A few banks will cash checks not generated by their bank for non-customers. Fees will generally be higher for this service. Bank of America, for example, charges $8 per check, up to a maximum fee of $22.50.
Most banks will only cash payroll and government checks, and not personal checks, for non-customers.
Check Cashing Kiosks
Check cashing kiosks exist in many retail and convenience stores. Some provide 24/7 check-cashing services, while others are only open when the store's customer service center is open. Options for receiving payment include cash or payment on a store gift card at some large retailers. A disadvantage of this option is a fee structure often ranging from 1 - 5%. 7-Eleven, for example, charges .99% of the check amount at its kiosk.
Check Cashing Services at Retail Stores
Check cashing services for payroll checks, government checks, tax checks, and money orders are available at many Walmart stores for a small fee—$4 for checks $1,000 or less and $8 for checks higher than $1,000, with a maximum check amount of $5,000. Walmart will also cash a personal check of up to $200 for a fee of $6.
KMart will cash payroll, government, and personal checks (up to $500) for $1 in most participating locations.
Other retailers, especially grocery stores and some liquor stores, often cash paychecks. With grocery stores, you may need a store membership card to have check cashing privileges. In many cases, there is a fee associated with these services. Check with the customer service department to see what services are offered.
Prepaid Bank Cards
Some financial institutions offer prepaid cards which you can get without having to open a bank account. In some cases, you can load cash and checks onto your card at an ATM or via an app on your phone. You can then use your card to withdraw money or make purchases. Note that there will be a monthly fee for these services.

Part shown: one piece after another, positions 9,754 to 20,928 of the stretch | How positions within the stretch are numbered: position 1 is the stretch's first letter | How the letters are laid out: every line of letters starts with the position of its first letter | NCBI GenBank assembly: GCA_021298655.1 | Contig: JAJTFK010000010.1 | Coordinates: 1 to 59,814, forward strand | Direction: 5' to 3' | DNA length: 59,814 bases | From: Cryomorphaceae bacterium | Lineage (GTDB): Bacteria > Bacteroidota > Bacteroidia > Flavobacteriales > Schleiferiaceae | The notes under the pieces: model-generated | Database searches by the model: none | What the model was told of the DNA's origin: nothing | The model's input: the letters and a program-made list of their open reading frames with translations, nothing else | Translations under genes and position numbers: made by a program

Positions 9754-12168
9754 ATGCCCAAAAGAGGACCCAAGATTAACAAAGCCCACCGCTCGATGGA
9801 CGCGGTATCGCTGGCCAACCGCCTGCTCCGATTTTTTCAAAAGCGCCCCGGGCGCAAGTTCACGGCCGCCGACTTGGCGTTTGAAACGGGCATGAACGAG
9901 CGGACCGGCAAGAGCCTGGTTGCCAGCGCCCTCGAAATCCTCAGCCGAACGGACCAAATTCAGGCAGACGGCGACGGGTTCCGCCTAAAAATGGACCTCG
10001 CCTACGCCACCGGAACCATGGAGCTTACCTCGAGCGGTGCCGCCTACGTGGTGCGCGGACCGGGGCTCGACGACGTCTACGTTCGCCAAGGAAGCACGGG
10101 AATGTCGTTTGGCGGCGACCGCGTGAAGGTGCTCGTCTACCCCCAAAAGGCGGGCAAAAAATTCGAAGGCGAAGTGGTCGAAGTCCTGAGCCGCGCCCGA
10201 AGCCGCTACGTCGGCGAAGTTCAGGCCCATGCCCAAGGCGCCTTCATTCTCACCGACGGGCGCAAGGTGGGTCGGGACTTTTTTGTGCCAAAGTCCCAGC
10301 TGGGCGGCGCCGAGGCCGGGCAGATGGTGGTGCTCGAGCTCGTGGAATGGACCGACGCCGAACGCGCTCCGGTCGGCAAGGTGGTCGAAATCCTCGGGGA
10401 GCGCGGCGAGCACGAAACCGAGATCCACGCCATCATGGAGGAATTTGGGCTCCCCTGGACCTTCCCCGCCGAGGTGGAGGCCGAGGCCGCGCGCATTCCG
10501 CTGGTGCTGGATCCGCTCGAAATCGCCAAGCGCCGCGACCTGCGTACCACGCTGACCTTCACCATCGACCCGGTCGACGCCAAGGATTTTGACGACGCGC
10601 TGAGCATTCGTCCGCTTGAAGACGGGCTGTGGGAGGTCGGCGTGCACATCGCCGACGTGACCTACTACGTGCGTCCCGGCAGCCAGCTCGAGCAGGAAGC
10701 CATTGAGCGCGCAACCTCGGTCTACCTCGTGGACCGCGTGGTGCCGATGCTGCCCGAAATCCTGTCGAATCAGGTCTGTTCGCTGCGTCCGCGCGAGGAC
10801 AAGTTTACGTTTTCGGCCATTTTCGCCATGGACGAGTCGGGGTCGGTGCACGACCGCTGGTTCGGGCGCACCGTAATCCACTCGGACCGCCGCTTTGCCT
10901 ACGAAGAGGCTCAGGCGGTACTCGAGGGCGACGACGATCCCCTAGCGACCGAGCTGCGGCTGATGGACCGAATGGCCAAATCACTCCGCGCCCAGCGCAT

Check Cashing Stores
An expensive option for cashing checks is a check-cashing store. Check-cashing stores typically charge a percentage of the check and a flat fee. Some may impose a fee that's equal to a percentage of the check value. Others may charge a flat fee on top of a percentage fee. For instance, to cash a $2,000 check, a $5 fee plus 1% adds up to a $25 deduction from your paycheck.
Check-cashing stores will often provide an advance on paychecks not yet issued for a sizeable fee, and will take the proceeds of the individual's paycheck on its delivery date. These Payday Loans are the most expensive option, and once recipients get accustomed to a schedule for advance payments, they are more likely to continually tap this service at a significant cost. According to the Consumer Federation of America, payday loans can cost $15 to $30 to borrow $100 with interest adding up to 400% over the course of a year.
Ask Friends and Family
Some individuals without bank accounts approach their highly trusted contacts who have bank accounts and ask them to cash checks on their behalf.
The information contained in this article is not legal or financial advice and is not a substitute for such advice. State and federal laws change frequently, and the information in this article may not reflect your own state’s laws or the most recent changes to the law.